Being Wise in a Smart World

These days, it seems like everything’s getting smarter. Smart phones, smart cars, smart appliances, smart technology. 

Maybe we take things like this for granted, but you can start typing any phrase into Google, and the computer will finish it for you. That’s pretty darn smart. 

Unfortunately, our increasingly smart world creates a host of new problems that accompany all the advantages. For example, these innovations are more vulnerable to security and privacy hacking1 and could be more costly to maintain and repair. 

After all, who do you call when you can’t turn off your smart oven remotely with your cellphone? Your cellphone carrier, internet provider or an appliance repair company?

In New York City, they’ve launched smart sidewalks — kiosks where passers-by can charge their phones or look up information on a tablet with internet access.2 But like many new innovations, there are unintended consequences, like people blasting music from the computer at all hours and even looking up inappropriate content at city intersections.3 

Unfortunately, even members of the younger generation who have grown up with smart technology, are graduating college and finding it difficult to land jobs that utilize all this smart technology. Some have lamented that recent graduates lack the knowledge and skills they need to land a job and succeed at their new careers.4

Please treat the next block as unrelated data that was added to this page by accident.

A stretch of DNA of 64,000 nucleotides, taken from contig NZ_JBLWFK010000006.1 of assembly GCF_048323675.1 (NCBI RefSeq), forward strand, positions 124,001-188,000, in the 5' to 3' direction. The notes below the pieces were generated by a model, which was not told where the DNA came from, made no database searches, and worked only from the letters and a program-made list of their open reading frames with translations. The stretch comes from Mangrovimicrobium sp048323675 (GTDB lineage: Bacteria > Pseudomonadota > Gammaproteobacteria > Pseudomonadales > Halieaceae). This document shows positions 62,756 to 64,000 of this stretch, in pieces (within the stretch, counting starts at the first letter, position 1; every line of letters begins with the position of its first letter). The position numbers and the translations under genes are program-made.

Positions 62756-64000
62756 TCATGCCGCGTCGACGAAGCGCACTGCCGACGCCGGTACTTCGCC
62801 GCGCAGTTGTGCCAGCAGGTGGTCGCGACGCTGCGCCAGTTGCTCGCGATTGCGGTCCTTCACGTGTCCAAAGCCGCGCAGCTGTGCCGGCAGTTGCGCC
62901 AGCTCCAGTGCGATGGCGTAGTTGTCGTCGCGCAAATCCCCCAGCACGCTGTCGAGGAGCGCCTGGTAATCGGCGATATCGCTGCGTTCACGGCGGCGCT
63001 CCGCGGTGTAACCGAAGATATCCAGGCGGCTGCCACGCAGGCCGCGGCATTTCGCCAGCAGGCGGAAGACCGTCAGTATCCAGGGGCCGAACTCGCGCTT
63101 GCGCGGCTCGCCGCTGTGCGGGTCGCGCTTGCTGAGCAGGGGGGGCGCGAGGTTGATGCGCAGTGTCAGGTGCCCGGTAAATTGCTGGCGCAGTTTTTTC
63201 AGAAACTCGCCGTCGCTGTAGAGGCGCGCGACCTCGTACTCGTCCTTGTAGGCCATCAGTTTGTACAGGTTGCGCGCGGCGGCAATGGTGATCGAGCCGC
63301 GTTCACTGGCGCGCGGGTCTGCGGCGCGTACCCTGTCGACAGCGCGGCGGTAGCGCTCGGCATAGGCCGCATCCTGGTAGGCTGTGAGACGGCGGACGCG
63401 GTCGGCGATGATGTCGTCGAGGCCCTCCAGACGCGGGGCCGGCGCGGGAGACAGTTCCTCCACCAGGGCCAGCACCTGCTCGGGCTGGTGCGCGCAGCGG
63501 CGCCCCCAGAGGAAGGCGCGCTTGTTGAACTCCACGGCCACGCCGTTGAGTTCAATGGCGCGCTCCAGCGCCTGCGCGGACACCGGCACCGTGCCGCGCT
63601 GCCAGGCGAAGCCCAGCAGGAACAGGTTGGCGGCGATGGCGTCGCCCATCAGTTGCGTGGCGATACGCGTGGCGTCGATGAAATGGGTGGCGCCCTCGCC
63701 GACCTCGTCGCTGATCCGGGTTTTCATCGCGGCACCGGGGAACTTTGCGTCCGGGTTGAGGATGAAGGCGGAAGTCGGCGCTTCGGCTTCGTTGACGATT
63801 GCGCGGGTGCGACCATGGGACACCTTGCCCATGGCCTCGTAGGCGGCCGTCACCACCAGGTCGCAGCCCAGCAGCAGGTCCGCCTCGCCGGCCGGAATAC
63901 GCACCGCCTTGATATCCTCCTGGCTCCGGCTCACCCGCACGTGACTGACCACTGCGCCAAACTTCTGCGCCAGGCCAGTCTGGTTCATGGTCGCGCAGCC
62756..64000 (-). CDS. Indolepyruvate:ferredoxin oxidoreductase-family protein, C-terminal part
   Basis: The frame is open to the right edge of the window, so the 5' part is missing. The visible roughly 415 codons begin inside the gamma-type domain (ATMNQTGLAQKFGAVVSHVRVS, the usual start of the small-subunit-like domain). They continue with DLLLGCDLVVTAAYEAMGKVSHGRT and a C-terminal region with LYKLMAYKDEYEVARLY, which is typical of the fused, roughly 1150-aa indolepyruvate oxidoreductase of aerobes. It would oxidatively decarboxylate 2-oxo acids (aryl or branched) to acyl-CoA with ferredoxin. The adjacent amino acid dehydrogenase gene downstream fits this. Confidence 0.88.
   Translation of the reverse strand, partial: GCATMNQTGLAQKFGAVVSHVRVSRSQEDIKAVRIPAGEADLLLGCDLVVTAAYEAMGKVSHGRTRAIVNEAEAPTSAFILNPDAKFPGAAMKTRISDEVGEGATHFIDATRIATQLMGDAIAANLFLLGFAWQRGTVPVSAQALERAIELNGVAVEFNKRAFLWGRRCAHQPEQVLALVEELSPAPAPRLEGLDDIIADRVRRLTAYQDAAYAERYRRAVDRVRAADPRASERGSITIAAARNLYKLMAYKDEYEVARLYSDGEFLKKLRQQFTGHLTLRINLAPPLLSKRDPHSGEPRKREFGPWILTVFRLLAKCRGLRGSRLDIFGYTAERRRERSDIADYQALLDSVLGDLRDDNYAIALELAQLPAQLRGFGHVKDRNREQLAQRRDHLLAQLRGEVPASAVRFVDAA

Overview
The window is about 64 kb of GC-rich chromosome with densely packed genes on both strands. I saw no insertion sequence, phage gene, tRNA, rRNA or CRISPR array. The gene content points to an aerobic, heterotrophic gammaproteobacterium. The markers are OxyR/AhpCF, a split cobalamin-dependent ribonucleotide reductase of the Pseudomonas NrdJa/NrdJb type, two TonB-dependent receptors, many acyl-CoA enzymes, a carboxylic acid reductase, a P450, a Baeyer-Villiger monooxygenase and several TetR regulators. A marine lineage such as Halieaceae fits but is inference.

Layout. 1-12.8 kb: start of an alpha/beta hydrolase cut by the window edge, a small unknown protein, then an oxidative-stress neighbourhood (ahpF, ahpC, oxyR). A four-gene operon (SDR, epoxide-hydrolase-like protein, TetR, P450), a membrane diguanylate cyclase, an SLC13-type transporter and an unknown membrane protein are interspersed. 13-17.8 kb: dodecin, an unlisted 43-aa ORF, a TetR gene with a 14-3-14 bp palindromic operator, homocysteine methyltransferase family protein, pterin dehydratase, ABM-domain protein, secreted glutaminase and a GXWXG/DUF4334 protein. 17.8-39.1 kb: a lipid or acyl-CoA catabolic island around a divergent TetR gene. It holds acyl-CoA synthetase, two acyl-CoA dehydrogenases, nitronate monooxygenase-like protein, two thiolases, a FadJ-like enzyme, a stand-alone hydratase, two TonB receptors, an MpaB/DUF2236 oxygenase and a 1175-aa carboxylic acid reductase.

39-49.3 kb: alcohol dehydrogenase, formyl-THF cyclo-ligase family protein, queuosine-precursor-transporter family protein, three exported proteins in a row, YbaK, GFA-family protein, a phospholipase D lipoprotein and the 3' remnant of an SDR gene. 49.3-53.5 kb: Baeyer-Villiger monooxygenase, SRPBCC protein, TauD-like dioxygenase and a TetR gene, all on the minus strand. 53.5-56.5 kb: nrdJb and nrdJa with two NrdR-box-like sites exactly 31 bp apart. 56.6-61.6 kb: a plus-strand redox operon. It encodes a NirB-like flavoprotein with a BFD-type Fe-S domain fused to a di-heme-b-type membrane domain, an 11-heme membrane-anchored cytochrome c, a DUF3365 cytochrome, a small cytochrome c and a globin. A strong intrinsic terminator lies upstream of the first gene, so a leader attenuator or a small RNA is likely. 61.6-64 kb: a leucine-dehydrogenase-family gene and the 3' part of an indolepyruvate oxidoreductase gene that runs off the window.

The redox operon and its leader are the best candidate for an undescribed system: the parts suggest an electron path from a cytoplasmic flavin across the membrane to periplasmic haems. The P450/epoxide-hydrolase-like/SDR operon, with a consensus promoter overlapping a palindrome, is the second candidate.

You would hope some things, like your oven and your cellphone, wouldn’t require professional assistance. Your finances, however, may be another matter. As a financial professional, we are here to help you create a retirement income strategy through the use of insurance products that will help you work toward your long-term retirement goals. 

Content prepared by Kara Stefan Communications. 

1 Amanda Razani. Readwrite. July 14, 2016. “IoT and problems: The issues that bedevil any new tech.” Accessed Sept. 23, 2016.
2 Amanda Razani. Readwrite. July 20, 2016. “New York’s sidewalks get a smart upgrade.” Accessed Sept. 23, 2016.
3 Joshua Brustein. Bloomberg. Sept. 14, 2016. “Building a Smart City? Have You Thought About Porn and Privacy?” Accessed Sept. 23, 2016.
4 Karsten Strauss. Forbes. May 17, 2016. “These Are The Skills Bosses Say New College Grads Do Not Have.” Accessed Oct. 25, 2016. 

This material is intended to provide general information to help you understand basic retirement income strategies and should not be construed as financial advice.

The information contained in this material is believed to be reliable, but accuracy and completeness cannot be guaranteed; it is not intended to be used as the sole basis for financial decisions. If you are unable to access any of the news articles and sources through the links provided in this text, please contact us to request a copy of the desired reference.



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